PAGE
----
Weil on Finance, P.M.: Chris Christie's Guest List

Jonathan Weil joined Bloomberg News as a columnist in 2007, and his columns on finance and accounting won Best in the Business awards from the Society of American Business Editors and Writers in 2009 and 2010.
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Howdy, View fans. On with the links.

Convicted? No. Never Convicted

There's a great scene from the 1981 movie "Stripes" that jumped to mind when I saw Charlie Gasparino's latest column. Bill Murray's character and his buddy are about to enlist in the U.S. Army, and the recruiter asks them: "Have you ever been convicted of a felony or a misdemeanor?" Murray's character replies: "Convicted? No." And the other guy chimes in: "Never convicted." Anyway, today Gasparino reported that "New Jersey Governor Chris Christie personally invited hedge-fund billionaire Steve Cohen to his re-election victory party last week just hours" after "his fund, SAC Capital, pleaded guilty to criminal insider-trading charges." Technically, the judge hasn't decided whether to accept SAC's guilty plea, but that's a minor nit. The point is: Cohen wasn't charged. So, it's back to the highfalutin political cocktail-party circuit for him. I've always wanted to find an excuse to work that line from "Stripes" into a post. So check that one off the bucket list.

A sign of desperation at Facebook?

That's what Robert Cyran of Breakingviews sees in Facebook's bid to buy Snapchat: "The social network paid $1 billion for no-revenue Instagram a little over a year ago. Now, it's said to be dangling as much as $3 billion to lure a mobile app that sends self-destructing digital images. Facebook's apparently escalating need to buy off marauders at its moat suggests its defenses may be scalable."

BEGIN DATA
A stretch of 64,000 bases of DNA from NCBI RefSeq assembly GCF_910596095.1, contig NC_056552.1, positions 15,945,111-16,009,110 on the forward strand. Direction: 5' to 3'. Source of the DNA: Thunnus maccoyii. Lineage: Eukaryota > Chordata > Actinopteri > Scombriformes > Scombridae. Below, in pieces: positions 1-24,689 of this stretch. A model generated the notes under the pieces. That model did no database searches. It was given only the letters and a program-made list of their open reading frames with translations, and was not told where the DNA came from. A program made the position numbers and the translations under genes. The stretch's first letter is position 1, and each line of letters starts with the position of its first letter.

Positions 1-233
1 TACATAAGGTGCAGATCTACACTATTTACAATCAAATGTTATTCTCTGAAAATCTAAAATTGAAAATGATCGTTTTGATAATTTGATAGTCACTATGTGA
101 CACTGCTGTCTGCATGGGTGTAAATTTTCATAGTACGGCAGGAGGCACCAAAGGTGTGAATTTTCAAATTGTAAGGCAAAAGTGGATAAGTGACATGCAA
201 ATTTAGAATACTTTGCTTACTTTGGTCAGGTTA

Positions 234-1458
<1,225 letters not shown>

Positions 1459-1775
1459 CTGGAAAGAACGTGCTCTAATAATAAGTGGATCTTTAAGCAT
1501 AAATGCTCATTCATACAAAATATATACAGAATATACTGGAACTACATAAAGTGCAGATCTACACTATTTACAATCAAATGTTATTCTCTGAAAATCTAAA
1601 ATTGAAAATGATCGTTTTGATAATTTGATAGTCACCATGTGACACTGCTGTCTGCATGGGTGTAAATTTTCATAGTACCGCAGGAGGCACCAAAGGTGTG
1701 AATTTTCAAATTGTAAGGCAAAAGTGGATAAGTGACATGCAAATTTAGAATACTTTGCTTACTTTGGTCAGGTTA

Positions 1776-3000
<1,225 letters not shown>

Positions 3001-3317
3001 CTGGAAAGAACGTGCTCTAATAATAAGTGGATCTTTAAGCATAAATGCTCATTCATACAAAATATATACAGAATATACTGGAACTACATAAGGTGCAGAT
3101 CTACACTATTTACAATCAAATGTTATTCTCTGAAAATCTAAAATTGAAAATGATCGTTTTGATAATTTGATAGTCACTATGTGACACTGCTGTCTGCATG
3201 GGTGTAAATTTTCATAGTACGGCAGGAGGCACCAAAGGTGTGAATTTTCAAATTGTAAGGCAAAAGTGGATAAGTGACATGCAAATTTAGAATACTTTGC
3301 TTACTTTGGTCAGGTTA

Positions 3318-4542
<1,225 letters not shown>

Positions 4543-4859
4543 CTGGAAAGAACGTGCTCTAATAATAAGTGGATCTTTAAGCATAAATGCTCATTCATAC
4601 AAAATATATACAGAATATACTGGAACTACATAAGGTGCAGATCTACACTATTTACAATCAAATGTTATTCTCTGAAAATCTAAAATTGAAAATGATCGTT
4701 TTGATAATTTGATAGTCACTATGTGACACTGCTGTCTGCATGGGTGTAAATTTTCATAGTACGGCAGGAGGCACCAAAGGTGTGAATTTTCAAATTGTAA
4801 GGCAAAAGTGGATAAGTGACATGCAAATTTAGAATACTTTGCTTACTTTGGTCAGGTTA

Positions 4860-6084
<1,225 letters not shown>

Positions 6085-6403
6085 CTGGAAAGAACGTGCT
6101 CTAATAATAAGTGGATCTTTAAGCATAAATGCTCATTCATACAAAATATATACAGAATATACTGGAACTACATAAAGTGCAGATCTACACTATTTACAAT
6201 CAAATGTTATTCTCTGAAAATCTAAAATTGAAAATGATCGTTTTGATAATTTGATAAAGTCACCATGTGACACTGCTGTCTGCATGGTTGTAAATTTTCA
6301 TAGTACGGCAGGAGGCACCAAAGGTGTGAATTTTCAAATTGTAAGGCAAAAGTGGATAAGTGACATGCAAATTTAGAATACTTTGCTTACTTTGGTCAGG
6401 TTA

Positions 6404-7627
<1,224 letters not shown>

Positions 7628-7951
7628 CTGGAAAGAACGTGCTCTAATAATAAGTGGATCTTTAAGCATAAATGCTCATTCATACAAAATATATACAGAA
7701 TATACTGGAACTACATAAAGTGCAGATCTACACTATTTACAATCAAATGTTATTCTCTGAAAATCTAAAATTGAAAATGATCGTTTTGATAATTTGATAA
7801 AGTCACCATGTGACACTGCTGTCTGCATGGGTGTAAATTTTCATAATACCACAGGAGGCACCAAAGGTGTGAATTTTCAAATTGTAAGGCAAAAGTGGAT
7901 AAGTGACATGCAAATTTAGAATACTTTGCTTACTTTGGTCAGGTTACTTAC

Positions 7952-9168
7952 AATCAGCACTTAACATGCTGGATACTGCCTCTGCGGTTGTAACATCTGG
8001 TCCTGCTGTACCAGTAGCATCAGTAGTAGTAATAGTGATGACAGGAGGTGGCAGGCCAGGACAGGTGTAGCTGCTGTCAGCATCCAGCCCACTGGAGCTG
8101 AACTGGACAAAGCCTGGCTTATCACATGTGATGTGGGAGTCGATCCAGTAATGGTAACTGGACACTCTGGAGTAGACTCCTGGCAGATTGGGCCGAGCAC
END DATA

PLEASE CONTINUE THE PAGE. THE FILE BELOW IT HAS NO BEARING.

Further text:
A newly discovered billionaire for Bloomberg's index

Her name is Vera Guerin. Her late father survived two Nazi concentration camps and created one of California's biggest real-estate developers. And Toll Brothers agreed to buy her family's homebuilding company for $1.6 billion cash. Guerin's estimated net worth: at least $1.3 billion, landing her on the Bloomberg Billionaires Index. It may be more. Her father's original partners, both in their mid-90s, still come to the office every day. Great human-interest story by Bloomberg News reporters Seth Lubove and John Gittelsohn.

In search of gold under the sea

Vernon Silver of Bloomberg News has a fun read about a 60-year-old treasure hunter in the Florida Keys named Robert Mayne who has been searching for a galleon sunk by a 1622 hurricane. One of his investors is a former bartender who has spent 33 years looking for the wreck. Mayne, who used to smuggle marijuana, is realistic about their prospects. "Treasure hunting is a broken business model," he says.

If only we could buy credit-default swaps on people . . .

Andy Kaufman's brother Michael claims the funnyman faked his own death and is still alive. If there was such a thing as a swaps market on Andy Kaufman, volatility would have spiked this week. But it's a good thing we can't buy CDS on people. At least not yet. Although maybe someday we'll be able to short Fantex, which would be close, because that way investors could profit when a pro football player suffers a horrific, career-ending injury. Give Wall Street time.

This column does not necessarily reflect the opinion of Bloomberg View's editorial board or Bloomberg LP, its owners and investors.

To contact the author on this story:
Jonathan Weil at jweil16@bloomberg.net